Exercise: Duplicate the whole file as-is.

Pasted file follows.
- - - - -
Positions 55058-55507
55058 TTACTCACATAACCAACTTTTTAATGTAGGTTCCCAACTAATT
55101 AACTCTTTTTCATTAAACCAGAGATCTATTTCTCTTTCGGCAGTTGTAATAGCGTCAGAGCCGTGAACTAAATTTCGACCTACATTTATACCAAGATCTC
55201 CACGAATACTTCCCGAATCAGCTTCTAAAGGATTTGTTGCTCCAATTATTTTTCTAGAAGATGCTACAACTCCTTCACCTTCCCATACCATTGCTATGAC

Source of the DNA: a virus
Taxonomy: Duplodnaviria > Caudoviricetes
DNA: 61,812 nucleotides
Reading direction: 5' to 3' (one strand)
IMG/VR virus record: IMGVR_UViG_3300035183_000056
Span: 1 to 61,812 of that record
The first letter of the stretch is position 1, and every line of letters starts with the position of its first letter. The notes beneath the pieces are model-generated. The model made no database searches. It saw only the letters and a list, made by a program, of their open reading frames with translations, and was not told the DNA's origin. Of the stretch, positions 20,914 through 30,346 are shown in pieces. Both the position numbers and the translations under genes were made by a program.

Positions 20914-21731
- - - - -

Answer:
Positions 55058-55507
55058 TTACTCACATAACCAACTTTTTAATGTAGGTTCCCAACTAATT
55101 AACTCTTTTTCATTAAACCAGAGATCTATTTCTCTTTCGGCAGTTGTAATAGCGTCAGAGCCGTGAACTAAATTTCGACCTACATTTATACCAAGATCTC
55201 CACGAATACTTCCCGAATCAGCTTCTAAAGGATTTGTTGCTCCAATTATTTTTCTAGAAGATGCTACAACTCCTTCACCTTCCCATACCATTGCTATGAC

Source of the DNA: a virus
Taxonomy: Duplodnaviria > Caudoviricetes
DNA: 61,812 nucleotides
Reading direction: 5' to 3' (one strand)
IMG/VR virus record: IMGVR_UViG_3300035183_000056
Span: 1 to 61,812 of that record
The first letter of the stretch is position 1, and every line of letters starts with the position of its first letter. The notes beneath the pieces are model-generated. The model made no database searches. It saw only the letters and a list, made by a program, of their open reading frames with translations, and was not told the DNA's origin. Of the stretch, positions 20,914 through 30,346 are shown in pieces. Both the position numbers and the translations under genes were made by a program.

Positions 20914-21731